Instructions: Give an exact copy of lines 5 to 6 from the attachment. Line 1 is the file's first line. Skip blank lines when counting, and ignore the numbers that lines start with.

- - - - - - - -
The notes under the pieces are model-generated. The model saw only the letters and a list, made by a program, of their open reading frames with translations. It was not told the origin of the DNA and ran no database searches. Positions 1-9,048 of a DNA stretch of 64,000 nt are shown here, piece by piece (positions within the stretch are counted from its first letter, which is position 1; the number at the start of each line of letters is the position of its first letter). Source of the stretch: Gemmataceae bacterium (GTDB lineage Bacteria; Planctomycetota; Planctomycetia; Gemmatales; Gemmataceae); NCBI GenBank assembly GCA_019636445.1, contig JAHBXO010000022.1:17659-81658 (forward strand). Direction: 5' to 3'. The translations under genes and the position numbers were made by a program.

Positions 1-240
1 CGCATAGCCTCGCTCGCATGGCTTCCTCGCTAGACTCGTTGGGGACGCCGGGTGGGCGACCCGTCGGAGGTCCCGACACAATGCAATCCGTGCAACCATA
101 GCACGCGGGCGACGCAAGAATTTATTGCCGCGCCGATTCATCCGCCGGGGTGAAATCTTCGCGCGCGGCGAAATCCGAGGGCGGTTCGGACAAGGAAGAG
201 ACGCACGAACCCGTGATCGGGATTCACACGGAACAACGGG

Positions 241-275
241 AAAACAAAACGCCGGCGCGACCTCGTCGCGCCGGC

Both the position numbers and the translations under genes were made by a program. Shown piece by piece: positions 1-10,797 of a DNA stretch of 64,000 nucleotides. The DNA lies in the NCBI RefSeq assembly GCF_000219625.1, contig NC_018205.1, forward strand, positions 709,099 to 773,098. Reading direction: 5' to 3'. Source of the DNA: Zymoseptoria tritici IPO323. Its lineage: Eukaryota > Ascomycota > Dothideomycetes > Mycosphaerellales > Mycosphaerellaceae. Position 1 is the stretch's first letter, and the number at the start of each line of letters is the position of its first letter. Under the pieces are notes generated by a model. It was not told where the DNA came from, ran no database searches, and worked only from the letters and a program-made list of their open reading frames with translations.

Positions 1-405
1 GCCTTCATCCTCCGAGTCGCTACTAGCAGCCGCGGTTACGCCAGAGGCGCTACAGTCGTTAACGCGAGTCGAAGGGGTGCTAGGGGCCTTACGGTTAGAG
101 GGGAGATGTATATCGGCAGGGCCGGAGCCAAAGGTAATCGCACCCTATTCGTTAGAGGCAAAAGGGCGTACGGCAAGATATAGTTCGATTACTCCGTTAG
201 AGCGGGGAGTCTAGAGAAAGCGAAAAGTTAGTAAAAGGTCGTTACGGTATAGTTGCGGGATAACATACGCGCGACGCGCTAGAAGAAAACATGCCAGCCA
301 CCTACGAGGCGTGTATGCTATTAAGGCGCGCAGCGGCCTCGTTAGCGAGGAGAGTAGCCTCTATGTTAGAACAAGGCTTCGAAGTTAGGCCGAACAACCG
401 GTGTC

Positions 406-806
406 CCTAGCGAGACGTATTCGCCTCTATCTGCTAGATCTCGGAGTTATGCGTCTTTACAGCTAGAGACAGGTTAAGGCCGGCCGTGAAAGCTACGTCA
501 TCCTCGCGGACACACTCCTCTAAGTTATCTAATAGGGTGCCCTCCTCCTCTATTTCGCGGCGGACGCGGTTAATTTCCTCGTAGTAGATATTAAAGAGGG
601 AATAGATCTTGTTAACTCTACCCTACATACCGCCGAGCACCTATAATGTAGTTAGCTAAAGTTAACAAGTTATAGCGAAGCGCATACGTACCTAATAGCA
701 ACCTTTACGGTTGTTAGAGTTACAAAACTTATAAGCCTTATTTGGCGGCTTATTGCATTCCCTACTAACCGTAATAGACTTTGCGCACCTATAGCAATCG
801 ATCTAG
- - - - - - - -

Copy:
201 ACGCACGAACCCGTGATCGGGATTCACACGGAACAACGGG

Positions 241-275